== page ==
- Many homeowners – perhaps “trapped” in their homes by underwater mortgages – finally see an opening and move to put their homes on the market?
- Banks step up foreclosure activity and put more “distressed homes” back into the market?
And, there are some larger issues as well – what effect will the Euro Zone crisis have on the U.S. and California economies? What will slowing economic growth in China mean for the California real estate market? How will the perennially-planned reforms of Fannie Mae, Freddie Mac, and the FHA impact the market, should they come to pass?
While considerable risks remain, there are some additional factors which should provide strength to the market going forward. Due to the weak economy of the past few years, new households have formed in California at a much slower rate than in years gone by, contributing to weaker demand. As the economy continues to improve, and, in particular, job growth – we should see the return of an increase in the rate of household formation, which augers well for housing demand. Also, the next several years will see “boomerang buyers” – those who have been foreclosed on or did a short sale on their previous house will be returning to the market – likely in huge numbers.
Even given all the uncertainties, the California Association of Realtors did provide a market forecast for 2013.
The CAR forecast shows an 11.1% increase in median home price for the entire state in 2013, with sales volume increasing just 1.3% over last year. Interest rates are projected to be 4% on average over the year, which sounds about right given that the Federal Reserve has pledged not to raise rates until the unemployment rate hits 6.5% – not expected until the year 2015.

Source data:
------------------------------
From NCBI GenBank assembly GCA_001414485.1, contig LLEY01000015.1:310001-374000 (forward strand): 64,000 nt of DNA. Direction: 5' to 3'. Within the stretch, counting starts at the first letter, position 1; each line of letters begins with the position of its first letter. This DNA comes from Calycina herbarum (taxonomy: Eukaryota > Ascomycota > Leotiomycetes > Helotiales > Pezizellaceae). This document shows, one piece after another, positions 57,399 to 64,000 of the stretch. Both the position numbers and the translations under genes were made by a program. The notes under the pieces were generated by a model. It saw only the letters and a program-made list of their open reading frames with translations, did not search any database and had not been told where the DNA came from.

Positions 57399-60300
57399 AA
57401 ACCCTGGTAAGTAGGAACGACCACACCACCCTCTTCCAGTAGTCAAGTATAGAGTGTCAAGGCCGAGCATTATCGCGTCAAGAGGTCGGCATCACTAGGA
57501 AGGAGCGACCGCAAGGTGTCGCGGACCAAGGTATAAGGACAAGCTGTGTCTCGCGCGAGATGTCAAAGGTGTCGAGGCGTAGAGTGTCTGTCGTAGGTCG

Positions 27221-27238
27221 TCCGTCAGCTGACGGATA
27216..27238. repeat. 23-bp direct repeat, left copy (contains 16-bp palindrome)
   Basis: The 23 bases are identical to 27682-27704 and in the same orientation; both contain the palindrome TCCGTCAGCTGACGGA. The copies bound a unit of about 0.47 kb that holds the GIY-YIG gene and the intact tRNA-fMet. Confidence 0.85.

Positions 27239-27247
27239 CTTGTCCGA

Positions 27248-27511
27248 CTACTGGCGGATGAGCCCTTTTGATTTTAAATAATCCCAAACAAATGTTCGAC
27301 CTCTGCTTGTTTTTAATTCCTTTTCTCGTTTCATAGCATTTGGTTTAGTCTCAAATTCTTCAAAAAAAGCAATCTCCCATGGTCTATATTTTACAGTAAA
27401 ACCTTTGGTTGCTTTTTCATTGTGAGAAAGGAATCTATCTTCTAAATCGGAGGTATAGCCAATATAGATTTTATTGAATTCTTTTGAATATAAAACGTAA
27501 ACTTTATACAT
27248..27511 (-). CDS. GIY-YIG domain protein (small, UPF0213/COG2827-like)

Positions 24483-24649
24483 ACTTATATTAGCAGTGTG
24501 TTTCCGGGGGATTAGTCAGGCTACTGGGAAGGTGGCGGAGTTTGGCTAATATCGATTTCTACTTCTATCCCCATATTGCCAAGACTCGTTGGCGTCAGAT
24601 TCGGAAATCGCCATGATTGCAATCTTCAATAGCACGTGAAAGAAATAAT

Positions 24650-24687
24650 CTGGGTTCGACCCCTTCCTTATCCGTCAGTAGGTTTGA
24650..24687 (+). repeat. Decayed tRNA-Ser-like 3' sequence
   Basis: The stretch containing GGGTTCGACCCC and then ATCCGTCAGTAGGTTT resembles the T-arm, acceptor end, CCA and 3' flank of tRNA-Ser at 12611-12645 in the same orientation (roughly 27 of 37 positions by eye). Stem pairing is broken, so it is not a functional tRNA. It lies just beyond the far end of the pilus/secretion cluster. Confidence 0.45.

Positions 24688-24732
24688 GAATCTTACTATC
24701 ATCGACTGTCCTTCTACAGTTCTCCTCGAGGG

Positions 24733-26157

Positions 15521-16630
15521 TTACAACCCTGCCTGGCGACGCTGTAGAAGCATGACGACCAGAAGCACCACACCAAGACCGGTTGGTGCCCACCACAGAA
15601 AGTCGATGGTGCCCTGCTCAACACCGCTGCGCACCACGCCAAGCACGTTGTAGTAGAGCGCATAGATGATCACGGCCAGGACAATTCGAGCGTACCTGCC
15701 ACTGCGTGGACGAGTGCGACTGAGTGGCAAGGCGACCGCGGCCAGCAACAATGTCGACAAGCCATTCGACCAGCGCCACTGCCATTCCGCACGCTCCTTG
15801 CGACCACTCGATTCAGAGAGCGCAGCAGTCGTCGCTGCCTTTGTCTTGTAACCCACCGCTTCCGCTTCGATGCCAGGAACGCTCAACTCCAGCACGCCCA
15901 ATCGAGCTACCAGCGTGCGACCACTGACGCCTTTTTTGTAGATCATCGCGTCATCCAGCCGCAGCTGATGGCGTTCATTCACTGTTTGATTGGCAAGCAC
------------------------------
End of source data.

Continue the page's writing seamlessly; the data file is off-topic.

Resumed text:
Although the California housing market is demonstrating a radical change from the market of last year and especially the years before, there is a loud chorus of voices casting doubt on the veracity of the recovery. The market is rigged, the numbers are funny – Quantitive Easing, artificially low interest rates, the Fed buying mortgage backed securities, bank-owned inventory purposefully kept off the market (the fabled “shadow inventory”), the presence of large institutional investors in the market buying up the low end of the market – the list of these “artificial conditions” boosting the market is long and seems to keep getting longer.